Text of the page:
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Throughout the next month, SNEWS will recap its coverage of Outdoor Retailer Winter Market 2014 with select stories from the O.R. Daily we published at the show Jan. 21 – 25. It’s an opportunity for you to catch up on stories you might have missed in O.R.D., and for us to update and upload the articles to our searchable archives.
They’re layering it. They’re blending it. They’re zone-maping it.
Manufacturers have arrived at Winter Market 2014 with various ideas on how to save on goose down as demand and prices of the natural insulation continue to soar — as much as 30 percent in the past three years.
By introducing a handful of new down/synthetic mixes that take advantage of nature and science, the goal is to keep prices steady and, manufactures claim, improve performance. The question is: Will retailers and consumers accept a synthetic invasion into so-called down products?
Down insulation products already garnered a synthetic boost from last year’s introduction of water-resistant down. The technology allows products to remain 100 percent down, yet quells fears of down’s biggest weakness — loosing loft when wet. It’s been widely successful, adding protection for negligible weight and price, while maintaining, and in some cases, improving loft.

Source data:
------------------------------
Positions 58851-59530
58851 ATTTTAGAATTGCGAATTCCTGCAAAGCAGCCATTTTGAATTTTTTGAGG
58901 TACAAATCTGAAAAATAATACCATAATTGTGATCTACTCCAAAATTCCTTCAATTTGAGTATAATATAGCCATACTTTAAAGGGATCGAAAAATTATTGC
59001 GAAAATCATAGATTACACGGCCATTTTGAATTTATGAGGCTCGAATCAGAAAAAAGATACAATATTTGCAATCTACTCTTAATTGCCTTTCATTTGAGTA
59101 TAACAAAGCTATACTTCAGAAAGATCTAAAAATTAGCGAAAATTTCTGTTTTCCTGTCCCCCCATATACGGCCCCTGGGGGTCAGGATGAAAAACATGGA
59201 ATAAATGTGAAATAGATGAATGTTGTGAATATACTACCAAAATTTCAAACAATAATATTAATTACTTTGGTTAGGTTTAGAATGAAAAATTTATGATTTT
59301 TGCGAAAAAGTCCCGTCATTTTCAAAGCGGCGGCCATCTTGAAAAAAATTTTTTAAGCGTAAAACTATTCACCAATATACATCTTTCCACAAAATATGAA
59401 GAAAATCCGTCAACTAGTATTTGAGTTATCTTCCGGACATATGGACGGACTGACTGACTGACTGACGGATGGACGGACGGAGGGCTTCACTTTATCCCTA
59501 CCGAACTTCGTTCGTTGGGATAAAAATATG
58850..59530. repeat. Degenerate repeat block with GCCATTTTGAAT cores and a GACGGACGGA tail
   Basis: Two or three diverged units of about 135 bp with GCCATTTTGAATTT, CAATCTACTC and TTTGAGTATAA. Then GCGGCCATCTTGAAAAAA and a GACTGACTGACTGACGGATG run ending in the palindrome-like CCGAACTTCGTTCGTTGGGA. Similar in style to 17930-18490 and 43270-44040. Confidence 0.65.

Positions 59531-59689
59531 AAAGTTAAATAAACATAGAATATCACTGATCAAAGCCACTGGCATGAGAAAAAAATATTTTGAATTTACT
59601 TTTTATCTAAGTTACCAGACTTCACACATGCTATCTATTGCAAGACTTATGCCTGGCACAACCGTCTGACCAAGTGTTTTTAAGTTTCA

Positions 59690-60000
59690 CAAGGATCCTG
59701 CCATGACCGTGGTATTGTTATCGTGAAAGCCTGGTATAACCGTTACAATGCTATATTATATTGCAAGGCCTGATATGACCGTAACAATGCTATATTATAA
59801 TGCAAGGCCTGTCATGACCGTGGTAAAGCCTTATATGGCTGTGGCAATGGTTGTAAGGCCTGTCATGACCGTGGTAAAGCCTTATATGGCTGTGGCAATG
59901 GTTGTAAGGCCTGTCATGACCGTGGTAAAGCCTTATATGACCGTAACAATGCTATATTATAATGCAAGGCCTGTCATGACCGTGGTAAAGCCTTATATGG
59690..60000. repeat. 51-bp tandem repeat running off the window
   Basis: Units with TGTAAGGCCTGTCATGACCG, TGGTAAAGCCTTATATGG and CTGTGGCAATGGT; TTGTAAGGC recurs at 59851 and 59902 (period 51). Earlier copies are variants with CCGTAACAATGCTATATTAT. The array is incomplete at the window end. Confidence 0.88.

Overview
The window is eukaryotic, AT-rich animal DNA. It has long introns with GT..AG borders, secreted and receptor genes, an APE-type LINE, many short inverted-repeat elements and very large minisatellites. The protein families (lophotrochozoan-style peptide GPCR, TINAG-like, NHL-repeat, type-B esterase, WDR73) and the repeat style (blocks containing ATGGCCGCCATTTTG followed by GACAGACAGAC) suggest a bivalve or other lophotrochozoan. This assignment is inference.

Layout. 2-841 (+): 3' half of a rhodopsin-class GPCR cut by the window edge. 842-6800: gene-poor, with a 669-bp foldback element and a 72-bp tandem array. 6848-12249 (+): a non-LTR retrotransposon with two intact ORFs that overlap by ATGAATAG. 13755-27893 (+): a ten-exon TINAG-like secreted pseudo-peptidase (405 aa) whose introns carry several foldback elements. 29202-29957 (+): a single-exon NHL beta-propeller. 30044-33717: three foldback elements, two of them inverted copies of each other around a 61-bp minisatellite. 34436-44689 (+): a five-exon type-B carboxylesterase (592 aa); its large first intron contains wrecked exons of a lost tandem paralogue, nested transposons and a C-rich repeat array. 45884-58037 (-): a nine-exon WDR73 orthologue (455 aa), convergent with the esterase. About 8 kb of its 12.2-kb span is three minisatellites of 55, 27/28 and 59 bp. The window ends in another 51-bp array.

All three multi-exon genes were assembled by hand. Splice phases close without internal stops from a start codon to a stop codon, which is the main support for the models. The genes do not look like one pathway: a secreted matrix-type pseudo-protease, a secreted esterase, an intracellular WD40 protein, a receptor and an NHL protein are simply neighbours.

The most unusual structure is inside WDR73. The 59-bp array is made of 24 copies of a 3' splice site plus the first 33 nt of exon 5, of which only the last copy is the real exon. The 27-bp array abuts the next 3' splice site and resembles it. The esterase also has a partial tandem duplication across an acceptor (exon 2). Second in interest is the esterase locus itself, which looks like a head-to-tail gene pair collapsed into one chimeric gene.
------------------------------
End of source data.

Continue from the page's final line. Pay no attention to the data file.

Adding synthetic fibers to the down insulation mix could be seen as another step down’s evolution process, but more likely is creating an entirely new race of hybrid products.
Among the down/synthetic constructions and fills to explore on the show floor, are introductions from PrimaLoft, Columbia, Polartec/Marmot and Allied Feather and Down.
With PrimaLoft’s new Performance Down Blends, the ingredient brand gets into the down game by blending its synthetic, water-repellent, ultra-fine short-staple fibers with natural down in two new fill offerings tagged Gold and Silver. The Gold version is a 70/30 down-to-synthetic mix, while is Silver is 60/40.
By blending down and synthetics into a lose fill, brands can keep the softness, flexibility and loft of regular down, PrimaLoft officials said. The Gold blend is equivalent to 750 fill-power down, retains 95 percent warmth when wet and dries four times as fast versus regular down, the company claims.
Black Diamond fills its Convergent Down Hoody (MSRP $499) with PrimaLoft Gold Down Blend in a fully Gore Windstopper softshell that’s been tape-seamed. “We’re looking for spaces in between spaces,” Black Diamond Director of Apparel Tim Bantle said. “It’s the piece you want when it’s not pouring rain, but you want more protection than a softshell, and more breathability than a hardshell.”